One notable former subsidiary is Sunn Classic Pictures. The company produced several films and television series, such as The Life and Times of Grizzly Adams. The company was sold to Taft Broadcasting in the early 1980s, with its library incorporated into Worldvision Enterprises. Worldvision was in turn sold to Spelling Entertainment in 1991, and merged with Republic Pictures in 1994. Today, Paramount Pictures has theatrical rights to the films, Lions Gate Entertainment has video rights to the films, Paramount/CBS DVD has video rights to the TV series, CBS Television Distribution has TV rights to the TV library, and Trifecta Entertainment & Media has TV rights to the theatrical library.

Wilkinson Sword today

Shaving products

The company is owned by Energizer Holdings who bought the Company from Pfizer in 2003. The company produces a four-blade razor that is marketed under the Wilkinson Sword brand in Europe and the Schick brand in North America and Australia. The Wilkinson Sword-branded razors are made in Germany.[8]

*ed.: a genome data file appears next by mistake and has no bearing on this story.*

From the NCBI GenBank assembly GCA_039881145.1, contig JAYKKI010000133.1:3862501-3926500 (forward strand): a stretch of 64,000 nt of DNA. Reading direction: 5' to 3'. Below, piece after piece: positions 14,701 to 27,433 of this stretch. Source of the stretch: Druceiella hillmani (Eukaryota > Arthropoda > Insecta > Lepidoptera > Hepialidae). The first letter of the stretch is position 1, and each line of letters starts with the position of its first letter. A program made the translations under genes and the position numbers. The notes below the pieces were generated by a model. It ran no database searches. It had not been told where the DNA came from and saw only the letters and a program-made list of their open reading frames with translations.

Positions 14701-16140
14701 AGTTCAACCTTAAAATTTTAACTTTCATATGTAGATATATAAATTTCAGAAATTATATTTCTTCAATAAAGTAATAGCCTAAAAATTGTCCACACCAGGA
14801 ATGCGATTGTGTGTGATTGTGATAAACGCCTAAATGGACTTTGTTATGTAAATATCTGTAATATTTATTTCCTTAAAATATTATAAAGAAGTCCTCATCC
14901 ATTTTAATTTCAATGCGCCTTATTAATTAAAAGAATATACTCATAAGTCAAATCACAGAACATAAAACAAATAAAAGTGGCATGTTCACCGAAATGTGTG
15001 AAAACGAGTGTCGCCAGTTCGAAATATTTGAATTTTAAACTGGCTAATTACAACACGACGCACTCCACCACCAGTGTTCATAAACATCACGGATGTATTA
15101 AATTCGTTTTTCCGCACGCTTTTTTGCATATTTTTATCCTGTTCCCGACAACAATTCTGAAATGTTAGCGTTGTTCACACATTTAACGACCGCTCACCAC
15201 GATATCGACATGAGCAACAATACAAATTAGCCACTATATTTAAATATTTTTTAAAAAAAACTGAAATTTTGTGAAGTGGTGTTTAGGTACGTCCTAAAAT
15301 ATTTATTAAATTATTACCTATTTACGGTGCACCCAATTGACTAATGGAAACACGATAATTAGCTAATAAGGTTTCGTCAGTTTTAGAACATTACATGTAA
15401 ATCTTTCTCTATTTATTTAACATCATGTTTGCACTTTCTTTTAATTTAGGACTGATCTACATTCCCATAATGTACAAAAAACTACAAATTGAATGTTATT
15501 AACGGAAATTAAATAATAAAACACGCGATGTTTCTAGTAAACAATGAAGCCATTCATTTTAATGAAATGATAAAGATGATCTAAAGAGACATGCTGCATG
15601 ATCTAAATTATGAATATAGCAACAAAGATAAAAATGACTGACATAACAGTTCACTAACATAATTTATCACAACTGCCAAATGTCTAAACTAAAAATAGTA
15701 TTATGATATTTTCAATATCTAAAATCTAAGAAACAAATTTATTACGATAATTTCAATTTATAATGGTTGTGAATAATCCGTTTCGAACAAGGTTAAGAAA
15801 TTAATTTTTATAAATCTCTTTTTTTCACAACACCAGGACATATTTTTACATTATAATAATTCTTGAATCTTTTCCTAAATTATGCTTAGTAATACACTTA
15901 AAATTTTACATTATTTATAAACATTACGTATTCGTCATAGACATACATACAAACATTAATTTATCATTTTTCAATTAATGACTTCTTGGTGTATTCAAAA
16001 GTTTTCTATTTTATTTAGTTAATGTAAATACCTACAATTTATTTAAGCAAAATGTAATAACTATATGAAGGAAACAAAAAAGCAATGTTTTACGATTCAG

Gardening tools

The gardening tools company is owned by Finnish-American company Fiskars Brands and is based in Bridgend, Wales.

Disposal of the sword business

The Acton sword factory closed, and sword production ceased, as of 15 September 2005. Most of the Wilkinson Sword machinery, tools and equipment was purchased by the oldest, producing sword factory in the world, WKC (Weyersberg, Kirschbaum & Cie) of Solingen, Germany. Amongst these items were most of the current British MOD Pattern Sword and Scabbard tools as well as the original blade roll forge of Wilkinson. These are currently used to produce ceremonial swords and scabbards for military and police forces worldwide.

Robert Pooley purchased sword drawings and forging machinery from Wilkinson Sword and sent them to India. He then set up his own company Pooley Sword which finishes and engraves swords forged in India.

References

  1. ^ "Company History". http://www.fundinguniverse.com/company-histories/Wilkinson-Sword-Ltd-Company-History.html. Retrieved 2009-01-25.  
  2. ^ De Cet, Mirco (2005). Quentin Daniel. ed (in English). The Complete Encyclopedia of Classic Motorcycles. Rebo International. ISBN 13: 978-90-366-1497-9.  
  3. ^ a b Currie, Bob (1988). Classic British Motorcycles of over 500cc. Patrick Stephens Ltd. ISBN 1-85260-083-7.  
  4. ^ "1912 Wilkinson-TMC 848cc 4 Cylinder Touring Motorcycle". http://www.motorbike-search-engine.co.uk/classic_bikes/1912_wilkinson.html. Retrieved 2009-01-26.  
  5. ^ Brooks, John (2000). The National Motorcycle Museum. Jarrold Publishing.  
  6. ^ "Stanley Clyde Show". http://paperspast.natlib.govt.nz/cgi-bin/paperspast?a=d&d=P19100301.2.9.3&l=mi&e=-------10--1----0-all. Retrieved 2009-01-25.  
  7. ^ *Company history
  8. ^ Transfer of production to Germany

External links